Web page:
From staff reports
Although the race for Spokane mayor has sharply focused on homelessness, there are many other essential issues the leader of Washington’s second-biggest city must address.
The city pipes water to the homes of 230,000 or so people (and deals with what’s flushed down their toilets). It maintains the streets, fights fires, responds to sick and injured people, and determines when buildings are unsafe.
The Spokesman-Review will host debates Wednesday at Gonzaga University for mayor between incumbent Nadine Woodward and her opponent Lisa Brown and for Spokane City Council president between City Councilwoman Betsy Wilkerson and businesswoman Kim Plese.
While the serious issue of homelessness will be covered in the debates, the newspaper will explore some other topics as well.
As the city stares down a looming budget crunch and tough decisions to cut services or raise taxes become increasingly likely, candidates for both positions have been quick to point fingers at the culprit. Faced with a projected $20 million hole in the 2024 budget and little time to fill it, Woodward’s administration recently released a preliminary proposal to shore up the city’s finances. It includes a hiring freeze, increased property taxes, a reduction of positions in the fire department and a plan to pull from a traffic infrastructure fund to pay for police.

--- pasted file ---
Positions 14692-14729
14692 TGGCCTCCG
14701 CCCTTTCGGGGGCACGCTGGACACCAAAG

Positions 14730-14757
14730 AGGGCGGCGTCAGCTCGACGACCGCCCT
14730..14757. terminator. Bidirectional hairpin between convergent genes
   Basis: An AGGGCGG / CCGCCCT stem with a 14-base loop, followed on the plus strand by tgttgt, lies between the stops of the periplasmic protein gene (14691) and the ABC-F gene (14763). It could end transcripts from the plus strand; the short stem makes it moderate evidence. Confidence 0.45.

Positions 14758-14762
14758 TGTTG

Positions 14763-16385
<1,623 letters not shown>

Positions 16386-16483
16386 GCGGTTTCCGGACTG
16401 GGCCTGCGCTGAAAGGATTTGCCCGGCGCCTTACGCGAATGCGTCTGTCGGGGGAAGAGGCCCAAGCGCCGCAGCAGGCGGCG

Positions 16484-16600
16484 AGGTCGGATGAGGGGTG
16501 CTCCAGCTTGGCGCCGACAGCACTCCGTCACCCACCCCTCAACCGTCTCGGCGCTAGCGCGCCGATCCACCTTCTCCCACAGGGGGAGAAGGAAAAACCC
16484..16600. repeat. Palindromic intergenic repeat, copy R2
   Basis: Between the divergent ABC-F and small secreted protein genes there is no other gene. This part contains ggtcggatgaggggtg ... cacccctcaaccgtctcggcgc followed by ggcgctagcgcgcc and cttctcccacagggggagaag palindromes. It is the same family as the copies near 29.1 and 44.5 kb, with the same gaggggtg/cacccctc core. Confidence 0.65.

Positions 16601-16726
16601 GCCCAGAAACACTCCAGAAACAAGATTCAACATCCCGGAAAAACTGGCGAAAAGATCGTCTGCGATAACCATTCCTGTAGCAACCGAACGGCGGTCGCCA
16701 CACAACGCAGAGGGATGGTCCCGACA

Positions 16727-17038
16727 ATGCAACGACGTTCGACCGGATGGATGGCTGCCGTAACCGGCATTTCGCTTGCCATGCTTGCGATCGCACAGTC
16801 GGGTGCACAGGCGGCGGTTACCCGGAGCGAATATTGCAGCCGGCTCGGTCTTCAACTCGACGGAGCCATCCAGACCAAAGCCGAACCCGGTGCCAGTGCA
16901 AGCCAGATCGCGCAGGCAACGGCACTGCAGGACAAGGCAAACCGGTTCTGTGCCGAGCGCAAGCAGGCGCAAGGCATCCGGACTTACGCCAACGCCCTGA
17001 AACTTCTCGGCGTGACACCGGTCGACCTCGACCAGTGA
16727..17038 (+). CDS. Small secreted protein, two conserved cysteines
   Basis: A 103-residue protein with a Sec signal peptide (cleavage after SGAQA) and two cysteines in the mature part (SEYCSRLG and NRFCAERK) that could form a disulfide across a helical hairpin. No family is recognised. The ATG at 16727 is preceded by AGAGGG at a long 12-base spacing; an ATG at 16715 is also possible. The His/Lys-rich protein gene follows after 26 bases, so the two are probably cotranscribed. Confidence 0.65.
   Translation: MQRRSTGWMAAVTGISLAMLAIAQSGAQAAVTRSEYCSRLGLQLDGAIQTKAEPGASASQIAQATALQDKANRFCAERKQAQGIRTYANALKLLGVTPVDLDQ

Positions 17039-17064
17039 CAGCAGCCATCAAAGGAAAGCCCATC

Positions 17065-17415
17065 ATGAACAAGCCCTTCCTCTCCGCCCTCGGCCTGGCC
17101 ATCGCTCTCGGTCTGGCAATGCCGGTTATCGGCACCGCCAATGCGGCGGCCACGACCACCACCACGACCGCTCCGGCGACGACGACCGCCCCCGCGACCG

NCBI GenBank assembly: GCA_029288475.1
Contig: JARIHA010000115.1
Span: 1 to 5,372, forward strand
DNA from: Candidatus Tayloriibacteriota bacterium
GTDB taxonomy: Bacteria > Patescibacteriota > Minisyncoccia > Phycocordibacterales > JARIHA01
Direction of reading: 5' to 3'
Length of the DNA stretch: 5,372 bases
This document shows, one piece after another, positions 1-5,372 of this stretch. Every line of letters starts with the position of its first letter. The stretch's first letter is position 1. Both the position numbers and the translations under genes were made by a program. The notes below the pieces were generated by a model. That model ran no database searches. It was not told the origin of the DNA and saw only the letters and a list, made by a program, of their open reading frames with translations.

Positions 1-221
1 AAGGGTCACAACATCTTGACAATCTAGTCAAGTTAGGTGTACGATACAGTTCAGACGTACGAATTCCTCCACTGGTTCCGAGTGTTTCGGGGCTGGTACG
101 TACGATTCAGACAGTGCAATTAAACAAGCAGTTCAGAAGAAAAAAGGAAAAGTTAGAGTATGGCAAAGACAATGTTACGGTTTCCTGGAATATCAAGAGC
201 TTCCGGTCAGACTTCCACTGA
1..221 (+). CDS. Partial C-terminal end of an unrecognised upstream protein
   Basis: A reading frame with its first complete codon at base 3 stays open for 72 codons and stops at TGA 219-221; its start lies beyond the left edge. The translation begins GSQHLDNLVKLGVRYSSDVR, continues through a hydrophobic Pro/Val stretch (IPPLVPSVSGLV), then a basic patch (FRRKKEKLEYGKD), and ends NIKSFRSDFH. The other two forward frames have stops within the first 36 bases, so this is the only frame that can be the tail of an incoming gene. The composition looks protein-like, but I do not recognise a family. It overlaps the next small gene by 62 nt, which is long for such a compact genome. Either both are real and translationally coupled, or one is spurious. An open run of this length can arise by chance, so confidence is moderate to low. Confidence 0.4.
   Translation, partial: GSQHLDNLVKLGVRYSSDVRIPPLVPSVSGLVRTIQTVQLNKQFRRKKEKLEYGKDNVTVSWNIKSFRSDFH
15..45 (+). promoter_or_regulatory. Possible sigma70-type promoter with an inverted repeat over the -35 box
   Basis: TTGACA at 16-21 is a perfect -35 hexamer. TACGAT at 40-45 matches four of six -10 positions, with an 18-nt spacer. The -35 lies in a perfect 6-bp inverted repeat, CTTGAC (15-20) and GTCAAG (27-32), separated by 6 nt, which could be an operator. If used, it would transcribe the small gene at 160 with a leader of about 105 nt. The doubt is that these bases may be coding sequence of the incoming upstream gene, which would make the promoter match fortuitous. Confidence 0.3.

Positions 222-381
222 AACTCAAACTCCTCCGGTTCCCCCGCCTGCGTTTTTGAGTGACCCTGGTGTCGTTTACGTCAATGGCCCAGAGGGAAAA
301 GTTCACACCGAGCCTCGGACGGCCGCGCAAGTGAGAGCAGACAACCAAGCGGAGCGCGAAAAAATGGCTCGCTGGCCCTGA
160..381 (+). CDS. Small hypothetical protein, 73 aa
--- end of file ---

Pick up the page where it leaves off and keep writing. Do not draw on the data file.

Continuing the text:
Woodward has blamed the pandemic, skyrocketing costs driven by inflation and a tight labor market, forces outside of her control that she argues she responded to as well as could be expected. She’s also criticized a significant rise in spending on the City Council’s operations.
Brown, however, has seized on the budget in her campaign: “For three years, Mayor Woodward has overspent the budgets she proposed and filled the gap with one-time funds,” Brown said during a July news conference.
How to boost the Spokane Police Department has become a primary focus for the City Council president election between Plese and Wilkerson, including plans to address ballooning overtime budgets and difficulty recruiting officers.
Woodward unveiled a major reorganization of the Spokane Police Department at the beginning of the year, shuffling positions toward patrol duties, particularly downtown, at the cost of dedicated neighborhood resource officer positions. Brown has criticized that reallocation, arguing that neighborhood officer and traffic enforcement positions should be filled.
Wilkerson has come under attack as anti-police, both by her opponent and by the network of political operatives supporting both Plese and Woodward. Wilkerson has bristled at this characterization, noting her record voting to increase funding for the police department.
Four years ago, one major topic in the race for mayor was the recently completed “road diets” that removed lanes from parts of Monroe Street and Sprague Avenue. A new plan to redesign Division Street after the completion of the North Spokane freeway is beginning to generate similar buzz.
And as city leaders decide how to address the budget, a plan to re-allocate money raised from tickets issued by traffic infraction cameras to the police budget from traffic safety projects also has generated controversy